Steve Goreham is Executive Director of the Climate Science Coalition of America and author of the new book The Mad, Mad, Mad World of Climatism: Mankind and Climate Change Mania.

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79 Responses to Using Energy and Happy about It

  1. Joanie says:

    When we had the ‘electricity crisis’ here, some years back, my family cut our electricity uses drastically. We naturally use less energy anyway, living in a temperate climate, so we were low to begin with. The next year, they encouraged people to conserve by giving them a rebate on the percentage they cut their usage… but of course, it was compared to the year before, where we had cut it to bare bones! So no rebate for us. There just wasn’t any more to cut. No other business is mandated to encourage that their customers use less of their product, it’s insane.

  2. BarryW says:

    Just wait. I bought a home in a new development back in the 70′s. We had a surcharge on our property tax bill to pay for the needed improvements in the water treatment system to support our new development. We were also lectured to try to reduce our water usage to prevent future water utility increases. A few years later we were informed that we were going to get a rate increase because the users had used too little water over the last few years! I expect the same is going to happen in the electrical utility world.

  3. Mike says:

    “Isn’t it odd that ComEd, a company in the energy business, is encouraging their customers not to use it? ”

    It’s a new money for nothing business culture. Invest less, deliver less, make lots more money.

    The time will come when you will be lashed in public for your over consumption of electricity. Shame will be cast on “bad” energy users. The error of you way will be found and corrected.

    The smart meter will revolutionize socialism across the US.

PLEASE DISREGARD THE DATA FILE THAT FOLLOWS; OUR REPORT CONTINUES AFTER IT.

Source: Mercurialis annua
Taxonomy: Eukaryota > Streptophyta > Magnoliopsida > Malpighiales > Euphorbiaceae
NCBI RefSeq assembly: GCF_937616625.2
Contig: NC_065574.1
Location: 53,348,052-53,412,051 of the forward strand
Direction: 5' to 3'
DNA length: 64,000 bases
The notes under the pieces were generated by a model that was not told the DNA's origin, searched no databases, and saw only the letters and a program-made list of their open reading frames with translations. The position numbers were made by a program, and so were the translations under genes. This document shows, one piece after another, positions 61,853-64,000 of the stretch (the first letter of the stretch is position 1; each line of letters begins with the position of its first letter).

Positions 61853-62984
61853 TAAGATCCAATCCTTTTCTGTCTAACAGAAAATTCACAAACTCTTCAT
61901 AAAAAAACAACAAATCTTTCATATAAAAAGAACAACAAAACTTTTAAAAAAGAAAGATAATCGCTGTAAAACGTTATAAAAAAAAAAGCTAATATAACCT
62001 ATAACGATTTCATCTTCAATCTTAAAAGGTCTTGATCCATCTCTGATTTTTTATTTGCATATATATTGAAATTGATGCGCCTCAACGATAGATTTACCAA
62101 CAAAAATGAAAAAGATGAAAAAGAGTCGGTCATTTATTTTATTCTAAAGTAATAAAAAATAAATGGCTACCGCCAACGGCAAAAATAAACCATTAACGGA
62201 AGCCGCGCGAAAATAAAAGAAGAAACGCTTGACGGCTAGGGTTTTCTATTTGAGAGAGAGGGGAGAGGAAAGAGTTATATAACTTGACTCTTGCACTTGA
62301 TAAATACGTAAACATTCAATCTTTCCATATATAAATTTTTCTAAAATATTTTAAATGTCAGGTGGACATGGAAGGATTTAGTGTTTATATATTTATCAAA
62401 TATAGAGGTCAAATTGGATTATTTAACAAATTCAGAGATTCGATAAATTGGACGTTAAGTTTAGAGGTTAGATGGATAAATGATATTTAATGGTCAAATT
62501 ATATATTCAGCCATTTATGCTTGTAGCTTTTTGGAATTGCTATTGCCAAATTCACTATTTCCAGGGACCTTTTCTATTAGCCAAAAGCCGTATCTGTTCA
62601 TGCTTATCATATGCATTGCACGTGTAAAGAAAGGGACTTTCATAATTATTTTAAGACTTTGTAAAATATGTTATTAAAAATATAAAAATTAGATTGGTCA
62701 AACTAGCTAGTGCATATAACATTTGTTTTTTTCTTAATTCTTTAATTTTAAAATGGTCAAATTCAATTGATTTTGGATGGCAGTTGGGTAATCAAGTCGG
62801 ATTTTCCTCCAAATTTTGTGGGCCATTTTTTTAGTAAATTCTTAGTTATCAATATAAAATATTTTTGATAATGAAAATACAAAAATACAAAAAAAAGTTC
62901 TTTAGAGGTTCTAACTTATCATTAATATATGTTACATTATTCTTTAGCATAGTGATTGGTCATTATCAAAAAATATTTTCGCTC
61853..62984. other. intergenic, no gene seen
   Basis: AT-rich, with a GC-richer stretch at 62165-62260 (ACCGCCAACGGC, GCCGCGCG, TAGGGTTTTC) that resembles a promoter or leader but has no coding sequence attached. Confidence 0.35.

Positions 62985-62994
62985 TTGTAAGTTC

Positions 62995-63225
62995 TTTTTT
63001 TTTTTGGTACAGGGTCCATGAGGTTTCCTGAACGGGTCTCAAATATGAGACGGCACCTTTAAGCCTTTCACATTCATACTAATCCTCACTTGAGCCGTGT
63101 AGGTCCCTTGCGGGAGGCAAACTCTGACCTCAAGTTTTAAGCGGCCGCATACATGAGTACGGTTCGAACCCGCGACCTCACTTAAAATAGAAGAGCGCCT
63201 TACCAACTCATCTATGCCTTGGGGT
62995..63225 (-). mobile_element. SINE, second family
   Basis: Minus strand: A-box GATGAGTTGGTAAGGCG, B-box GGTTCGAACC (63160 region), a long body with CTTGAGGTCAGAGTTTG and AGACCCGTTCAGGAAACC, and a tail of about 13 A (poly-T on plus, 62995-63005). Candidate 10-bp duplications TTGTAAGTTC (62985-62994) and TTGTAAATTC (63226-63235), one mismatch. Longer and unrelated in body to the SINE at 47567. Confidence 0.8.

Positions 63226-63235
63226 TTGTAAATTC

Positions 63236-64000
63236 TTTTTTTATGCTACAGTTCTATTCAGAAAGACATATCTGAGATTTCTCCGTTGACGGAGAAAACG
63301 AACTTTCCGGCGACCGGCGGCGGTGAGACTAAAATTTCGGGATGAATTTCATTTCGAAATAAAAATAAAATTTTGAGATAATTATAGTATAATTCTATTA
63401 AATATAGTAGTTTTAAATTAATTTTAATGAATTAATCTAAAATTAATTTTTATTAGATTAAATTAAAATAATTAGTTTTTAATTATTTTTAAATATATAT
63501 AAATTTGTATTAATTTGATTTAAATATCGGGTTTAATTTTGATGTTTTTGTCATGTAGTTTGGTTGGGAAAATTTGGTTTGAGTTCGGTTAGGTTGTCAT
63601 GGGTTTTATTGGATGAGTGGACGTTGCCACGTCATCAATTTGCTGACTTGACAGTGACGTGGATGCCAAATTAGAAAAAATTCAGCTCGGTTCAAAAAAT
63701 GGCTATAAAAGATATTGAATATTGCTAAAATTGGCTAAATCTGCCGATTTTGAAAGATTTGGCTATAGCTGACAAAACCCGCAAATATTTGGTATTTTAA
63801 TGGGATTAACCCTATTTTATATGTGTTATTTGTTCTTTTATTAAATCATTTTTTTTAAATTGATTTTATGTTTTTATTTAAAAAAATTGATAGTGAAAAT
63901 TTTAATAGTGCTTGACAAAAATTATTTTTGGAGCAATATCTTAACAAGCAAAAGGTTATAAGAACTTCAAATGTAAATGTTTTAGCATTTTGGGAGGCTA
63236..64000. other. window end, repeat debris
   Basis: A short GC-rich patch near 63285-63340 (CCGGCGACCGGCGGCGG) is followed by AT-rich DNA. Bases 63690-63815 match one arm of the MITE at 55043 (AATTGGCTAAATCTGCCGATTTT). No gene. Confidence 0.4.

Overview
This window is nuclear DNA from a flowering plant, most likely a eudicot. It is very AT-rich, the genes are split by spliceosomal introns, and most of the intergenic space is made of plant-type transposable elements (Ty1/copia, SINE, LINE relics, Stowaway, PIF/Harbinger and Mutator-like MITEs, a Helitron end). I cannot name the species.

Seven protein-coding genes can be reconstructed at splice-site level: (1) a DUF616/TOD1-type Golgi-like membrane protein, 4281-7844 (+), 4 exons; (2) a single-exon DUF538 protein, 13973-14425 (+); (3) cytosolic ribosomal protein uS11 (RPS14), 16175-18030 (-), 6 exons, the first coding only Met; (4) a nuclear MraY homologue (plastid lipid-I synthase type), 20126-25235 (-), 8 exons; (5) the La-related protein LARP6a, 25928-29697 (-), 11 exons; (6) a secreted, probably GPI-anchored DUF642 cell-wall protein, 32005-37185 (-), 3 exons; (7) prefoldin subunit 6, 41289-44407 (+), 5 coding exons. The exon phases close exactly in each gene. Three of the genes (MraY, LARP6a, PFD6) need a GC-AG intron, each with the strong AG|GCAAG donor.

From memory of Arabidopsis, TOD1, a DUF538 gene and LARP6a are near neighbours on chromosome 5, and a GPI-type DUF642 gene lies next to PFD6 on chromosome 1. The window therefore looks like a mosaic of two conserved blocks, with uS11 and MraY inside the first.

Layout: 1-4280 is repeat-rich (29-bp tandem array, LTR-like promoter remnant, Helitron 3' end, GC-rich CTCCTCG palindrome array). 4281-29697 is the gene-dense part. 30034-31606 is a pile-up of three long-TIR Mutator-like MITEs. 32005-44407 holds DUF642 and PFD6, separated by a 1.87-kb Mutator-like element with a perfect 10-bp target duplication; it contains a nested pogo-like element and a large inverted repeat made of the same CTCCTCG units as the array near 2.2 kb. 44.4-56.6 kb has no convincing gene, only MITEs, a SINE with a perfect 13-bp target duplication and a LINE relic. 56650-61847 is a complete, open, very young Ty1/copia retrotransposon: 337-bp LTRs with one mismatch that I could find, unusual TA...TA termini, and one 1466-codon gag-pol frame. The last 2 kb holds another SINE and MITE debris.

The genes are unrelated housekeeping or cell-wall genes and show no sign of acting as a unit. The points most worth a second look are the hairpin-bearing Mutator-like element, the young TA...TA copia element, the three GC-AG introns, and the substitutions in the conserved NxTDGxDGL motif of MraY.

4. Matthew W says:

    HA HA !!

    I too have my electrical service from Com Ed in northern Illinois.
    I am willing to bet that both of my neighbors got the same letter you did, telling them that they used far more electricity than I do !!

    I would dare say that without turning off my refrigerator and sitting around in the dark, that I couldn’t use any less electricity than I do now.

    And guess what, I don’t not use electricity because I am concerned about “saving the planet”, but because I am a cheap bastard !!

  5. Robertv says:

    It’s 1984 Big Sister Napolitano.

  6. Doug Badgero says:

    Electricity is merely one form of energy. My house uses about twice what my neighbors use but that is because I have a geothermal heat pump for heating and cooling. I pay much less than my neighbors likely pay for heat in the winter. Electricity is fairly cheap here though (Great Lakes Region)

  7. Latitude says:

    We have a co op, if we used less, we would pay more……….
    ….it takes the same amount of money to run that business

  8. Matthew W says:

    Mike says:
    February 27, 2013 at 4:50 pm
    “Isn’t it odd that ComEd, a company in the energy business, is encouraging their customers not to use it? ”
    ====================================================
    Nope, not at all.
    Their grid is already maxed out and instead of spending billions to upgrade, they can spend millions to promte non-usage.

  9. Leg says:

    Excel, in our part of the country, was doing the same thing. I wrote to them and pointed out that their “comparative” statistics meant absolutely nothing for such reasons as my two person family is not going to compare with a 5 person family, or maybe a person runs a business out of their home, or there is a person with special needs, et cetera. The comparison had a totalitarianism to it that just disgusted me – pitting neighbor against neighbor. The comparisons were coming monthly, but haven’t seen one since I wrote to them. We need to fight back against the extremists and not let them take over our utilities like they did our schools. Write or email the company. It is not about saving energy, it is about control

  10. arthur4563 says:

    My favorite statistic is one by an Australian nuclear scientist who is pushing fast reactor technology, due for widespread commercialization probably around 2020. That type of reactor can burn “nuclear waste” material, which still retains over 98% of its energy. His calculations are that
    just the nuclear waste we have today would provide all of the electrical power this country will use
    for the next 1000 years. And render that nuclear waste pretty much impotent in the process and
    easily and cheaply stored until it reaches background radiation levels.
    Energy crisis? What energy crisis? We have an intelligence deficit, not an energy deficit.